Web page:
Surprising Facts about Iranian Society
In 2006 the United Nation announced Iran as the 9th in line of the highest rate of literacy among all nations. 82% of the Iranian adult population is now literate, well ahead of the regional average of 62%. This rate increases to 97% among young adults (aged between 15 and 24) without any gender discrepancy.
A Literacy Corps was established in 1963 to send educated conscripts to villages. During its first 10 years, the corps helped 2.2 million urban children and 600,000 adults become literate. This corps was shut down with the Islamic Revolution. In mid 80s the corps re-established and continued its work.
Iran has 92 universities, 512 online University branches, and 56 research and technology institutes around the country. There are currently some 3.7 million university students in Iran. 1 million of them are medical students. 31% of them studying in Engineering and construction programs, one of the highest rates in the world.
In 2011, majority of students (65%) enrolled in Iranian Universities were women. Each year, 20% of government spending and 5% of GDP goes to education, a higher rate than most other developing countries. 50% of education spending is devoted to secondary education and 21% of the annual state education budget is devoted to the provision of tertiary education.
In 1925 Reza Shah took over the throne in Iran. One of his main goals was “westernization” of the country. To reach this goal he started from dress code. He forced women to wear western clothing and wearing Hijab was forbidden in public.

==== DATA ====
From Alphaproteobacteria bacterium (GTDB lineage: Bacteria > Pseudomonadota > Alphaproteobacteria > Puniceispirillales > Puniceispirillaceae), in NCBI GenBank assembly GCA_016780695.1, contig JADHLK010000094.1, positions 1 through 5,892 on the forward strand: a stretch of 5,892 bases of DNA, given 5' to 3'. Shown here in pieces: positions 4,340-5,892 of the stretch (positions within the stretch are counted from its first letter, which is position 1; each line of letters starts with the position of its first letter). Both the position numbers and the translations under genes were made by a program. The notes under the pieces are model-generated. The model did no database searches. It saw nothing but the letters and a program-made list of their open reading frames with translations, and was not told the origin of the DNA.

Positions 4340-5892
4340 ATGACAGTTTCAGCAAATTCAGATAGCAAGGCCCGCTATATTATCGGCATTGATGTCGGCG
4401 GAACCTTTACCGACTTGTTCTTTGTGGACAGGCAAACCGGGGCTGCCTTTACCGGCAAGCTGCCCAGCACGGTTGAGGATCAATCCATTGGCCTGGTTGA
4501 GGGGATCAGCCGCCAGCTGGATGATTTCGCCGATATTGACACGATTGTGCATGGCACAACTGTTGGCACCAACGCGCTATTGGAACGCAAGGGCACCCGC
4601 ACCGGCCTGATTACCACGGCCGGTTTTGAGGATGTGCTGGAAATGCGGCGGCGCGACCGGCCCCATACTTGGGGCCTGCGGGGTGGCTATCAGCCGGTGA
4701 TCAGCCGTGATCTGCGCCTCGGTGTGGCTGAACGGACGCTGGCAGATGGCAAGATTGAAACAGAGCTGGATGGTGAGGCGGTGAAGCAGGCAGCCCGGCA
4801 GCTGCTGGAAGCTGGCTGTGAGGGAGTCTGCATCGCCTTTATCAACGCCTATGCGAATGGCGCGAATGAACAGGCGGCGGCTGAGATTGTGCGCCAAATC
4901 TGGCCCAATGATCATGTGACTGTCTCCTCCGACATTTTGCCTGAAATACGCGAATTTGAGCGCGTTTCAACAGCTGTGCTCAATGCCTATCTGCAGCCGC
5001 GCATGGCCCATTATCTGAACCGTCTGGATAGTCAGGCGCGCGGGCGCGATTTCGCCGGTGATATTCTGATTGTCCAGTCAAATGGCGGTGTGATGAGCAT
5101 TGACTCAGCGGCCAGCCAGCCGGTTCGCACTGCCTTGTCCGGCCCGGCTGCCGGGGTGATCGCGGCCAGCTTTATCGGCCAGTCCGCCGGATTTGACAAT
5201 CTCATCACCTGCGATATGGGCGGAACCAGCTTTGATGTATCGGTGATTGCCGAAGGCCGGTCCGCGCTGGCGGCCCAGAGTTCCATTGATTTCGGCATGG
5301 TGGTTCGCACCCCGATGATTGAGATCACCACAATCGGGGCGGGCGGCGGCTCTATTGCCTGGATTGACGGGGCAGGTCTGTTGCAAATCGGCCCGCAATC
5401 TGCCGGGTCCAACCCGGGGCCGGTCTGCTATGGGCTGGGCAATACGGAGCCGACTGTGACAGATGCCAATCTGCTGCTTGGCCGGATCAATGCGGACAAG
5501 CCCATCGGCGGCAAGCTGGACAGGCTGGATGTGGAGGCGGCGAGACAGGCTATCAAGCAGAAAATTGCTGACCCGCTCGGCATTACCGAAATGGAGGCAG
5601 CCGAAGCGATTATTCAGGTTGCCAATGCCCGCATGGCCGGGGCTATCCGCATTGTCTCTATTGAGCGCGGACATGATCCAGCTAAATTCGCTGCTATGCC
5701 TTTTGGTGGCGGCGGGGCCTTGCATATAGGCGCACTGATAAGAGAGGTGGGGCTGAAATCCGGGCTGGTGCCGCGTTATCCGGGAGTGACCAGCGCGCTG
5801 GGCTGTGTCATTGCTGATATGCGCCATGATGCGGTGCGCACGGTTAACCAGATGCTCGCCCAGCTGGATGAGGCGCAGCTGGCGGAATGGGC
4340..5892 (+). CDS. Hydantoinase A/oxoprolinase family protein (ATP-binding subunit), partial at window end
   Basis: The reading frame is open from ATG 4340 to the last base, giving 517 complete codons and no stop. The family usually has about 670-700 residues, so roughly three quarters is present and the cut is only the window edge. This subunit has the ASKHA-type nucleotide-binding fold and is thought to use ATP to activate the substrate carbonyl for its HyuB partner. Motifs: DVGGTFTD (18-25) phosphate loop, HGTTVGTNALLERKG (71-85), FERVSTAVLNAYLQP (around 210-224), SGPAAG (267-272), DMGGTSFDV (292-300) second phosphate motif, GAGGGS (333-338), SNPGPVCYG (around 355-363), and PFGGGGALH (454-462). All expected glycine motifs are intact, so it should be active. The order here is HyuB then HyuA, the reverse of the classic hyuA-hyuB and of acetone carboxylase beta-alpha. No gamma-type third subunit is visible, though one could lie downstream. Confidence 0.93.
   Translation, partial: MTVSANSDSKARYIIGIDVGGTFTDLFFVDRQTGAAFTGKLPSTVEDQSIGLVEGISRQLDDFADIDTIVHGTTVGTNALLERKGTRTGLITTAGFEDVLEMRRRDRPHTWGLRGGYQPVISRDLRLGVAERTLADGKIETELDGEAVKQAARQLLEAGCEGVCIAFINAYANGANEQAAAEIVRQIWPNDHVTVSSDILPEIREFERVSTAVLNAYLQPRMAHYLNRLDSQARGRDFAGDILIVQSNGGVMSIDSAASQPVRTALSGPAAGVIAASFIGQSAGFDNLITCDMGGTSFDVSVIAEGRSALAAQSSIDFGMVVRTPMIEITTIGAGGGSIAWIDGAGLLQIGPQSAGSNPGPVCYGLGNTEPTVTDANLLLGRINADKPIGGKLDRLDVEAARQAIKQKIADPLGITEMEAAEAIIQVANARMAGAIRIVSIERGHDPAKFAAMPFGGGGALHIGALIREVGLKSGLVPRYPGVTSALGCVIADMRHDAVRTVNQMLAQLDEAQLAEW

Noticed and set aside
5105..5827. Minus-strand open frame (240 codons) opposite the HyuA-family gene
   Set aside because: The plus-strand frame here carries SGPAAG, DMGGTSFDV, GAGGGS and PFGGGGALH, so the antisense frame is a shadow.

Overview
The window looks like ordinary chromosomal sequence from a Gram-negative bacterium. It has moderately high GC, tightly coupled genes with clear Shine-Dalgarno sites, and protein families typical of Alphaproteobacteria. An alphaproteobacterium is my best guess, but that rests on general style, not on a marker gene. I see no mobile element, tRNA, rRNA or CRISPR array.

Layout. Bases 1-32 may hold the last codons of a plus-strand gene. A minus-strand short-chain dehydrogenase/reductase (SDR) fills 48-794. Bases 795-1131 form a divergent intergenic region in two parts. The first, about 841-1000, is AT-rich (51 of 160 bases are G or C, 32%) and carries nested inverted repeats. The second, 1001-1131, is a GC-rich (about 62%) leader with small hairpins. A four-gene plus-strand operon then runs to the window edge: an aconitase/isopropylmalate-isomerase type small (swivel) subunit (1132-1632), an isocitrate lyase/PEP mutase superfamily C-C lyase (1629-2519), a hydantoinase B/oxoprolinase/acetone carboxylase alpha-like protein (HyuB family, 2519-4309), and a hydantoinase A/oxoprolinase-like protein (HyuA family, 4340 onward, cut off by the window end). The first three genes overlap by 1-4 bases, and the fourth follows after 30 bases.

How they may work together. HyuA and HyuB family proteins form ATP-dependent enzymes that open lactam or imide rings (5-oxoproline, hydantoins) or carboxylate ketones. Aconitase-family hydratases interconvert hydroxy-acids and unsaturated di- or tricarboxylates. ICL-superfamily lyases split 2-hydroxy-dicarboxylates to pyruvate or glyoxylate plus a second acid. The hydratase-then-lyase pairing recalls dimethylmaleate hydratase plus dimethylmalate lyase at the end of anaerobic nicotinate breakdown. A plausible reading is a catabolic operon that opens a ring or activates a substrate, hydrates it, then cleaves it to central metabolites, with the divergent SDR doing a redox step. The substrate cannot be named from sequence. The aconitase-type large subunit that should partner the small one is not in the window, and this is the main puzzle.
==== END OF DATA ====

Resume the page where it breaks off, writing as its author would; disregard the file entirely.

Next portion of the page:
1n 1979 with victory of the Islamic Revolution, one of the first things Ayatollah Khomeini did was leading the country away from western influence. And in this path one of the first things he did was to require women to covering themselves in public.
In the past decades the Hijab has been a big dilemma for women and a game in domestic policy among different parties. Today women have been relatively successful choosing their outfits, mostly in color and design but they have to cover their head and body when in the public.
Of the 272 members of the Iranian Parliament or Majlis, there are only eight women elected to the 8th Majlis (elected in March 2008). By comparison, there were four women in the first, second, and third Majlis; nine in the fourth Majlis; 14 in the fifth and sixth Majlis sessions; and 13 in the seventh.
There is one woman in the President’s cabinet.
Iranian women are active in all forms of art as well as business and teaching, including in universities. Iranian women are lawyers, physicians, engineers, bus and taxi drivers and sales persons. Women also are active in all forms of sports.
Researched by Leila Zand